After 40 seconds or so, the respiratory and cardiovascular systems "catch up" and deliver oxygen to the muscles fast enough for aerobic respiration to meet most of the ATP demand. One's rate of oxygen consumption rises for 3 to 4 minutes and then levels off at a steady state in which aerobic ATP production keeps pace with the demand. In exercises lasting more than 10 minutes, more than 90% of the ATP is produced aerobically.
Little lactic acid accumulates under steady state conditions, but this does not mean that aerobic exercise can continue indefinitely or that it is limited only by a person's willpower. The depletion of glycogen and blood glucose, together with the loss of fluid and electrolytes through sweating, set limits to endurance and performance even when lactic acid does not.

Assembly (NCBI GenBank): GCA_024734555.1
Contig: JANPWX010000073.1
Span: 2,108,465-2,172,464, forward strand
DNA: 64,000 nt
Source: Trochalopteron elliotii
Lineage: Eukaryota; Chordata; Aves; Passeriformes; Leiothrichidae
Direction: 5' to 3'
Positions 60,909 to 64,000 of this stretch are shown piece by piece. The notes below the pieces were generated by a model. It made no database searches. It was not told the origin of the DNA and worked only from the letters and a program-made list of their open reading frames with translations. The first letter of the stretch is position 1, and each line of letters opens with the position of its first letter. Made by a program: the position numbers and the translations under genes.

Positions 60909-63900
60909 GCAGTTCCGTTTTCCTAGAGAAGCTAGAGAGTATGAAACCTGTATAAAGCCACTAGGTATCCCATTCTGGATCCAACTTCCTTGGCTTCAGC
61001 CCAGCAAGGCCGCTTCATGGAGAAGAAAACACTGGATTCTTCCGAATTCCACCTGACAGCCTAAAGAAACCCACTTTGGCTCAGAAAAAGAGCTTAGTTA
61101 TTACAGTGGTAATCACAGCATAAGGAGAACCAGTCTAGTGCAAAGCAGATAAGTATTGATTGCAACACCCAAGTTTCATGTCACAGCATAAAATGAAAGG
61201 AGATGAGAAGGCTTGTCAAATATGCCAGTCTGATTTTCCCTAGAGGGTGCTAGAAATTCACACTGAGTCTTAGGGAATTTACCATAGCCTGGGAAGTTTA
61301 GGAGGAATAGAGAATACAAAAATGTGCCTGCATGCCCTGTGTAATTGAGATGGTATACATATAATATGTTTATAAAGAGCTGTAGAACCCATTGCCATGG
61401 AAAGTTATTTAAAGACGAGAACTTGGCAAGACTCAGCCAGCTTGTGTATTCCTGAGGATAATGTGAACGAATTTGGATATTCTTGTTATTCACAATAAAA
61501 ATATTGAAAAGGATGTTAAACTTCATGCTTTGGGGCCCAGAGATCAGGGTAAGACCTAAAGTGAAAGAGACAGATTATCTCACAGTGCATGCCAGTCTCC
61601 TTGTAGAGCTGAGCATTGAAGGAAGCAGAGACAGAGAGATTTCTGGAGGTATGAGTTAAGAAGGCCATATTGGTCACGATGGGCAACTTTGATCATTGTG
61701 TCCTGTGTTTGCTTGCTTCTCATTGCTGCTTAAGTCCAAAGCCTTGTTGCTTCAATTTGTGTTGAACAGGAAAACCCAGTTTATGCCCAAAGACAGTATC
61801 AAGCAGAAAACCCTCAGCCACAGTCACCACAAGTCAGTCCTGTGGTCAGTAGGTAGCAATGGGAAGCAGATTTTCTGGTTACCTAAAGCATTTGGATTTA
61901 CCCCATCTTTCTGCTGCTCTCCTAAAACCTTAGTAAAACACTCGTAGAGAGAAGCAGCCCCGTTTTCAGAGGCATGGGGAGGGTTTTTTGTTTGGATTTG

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This ebook provides an introductory explanation of the workings of the human body, with an effort to draw connections between the body systems and explain their interdependencies. A framework for the book is homeostasis and how the body maintains balance within each system. This is intended as a first introduction to physiology for a college-level course.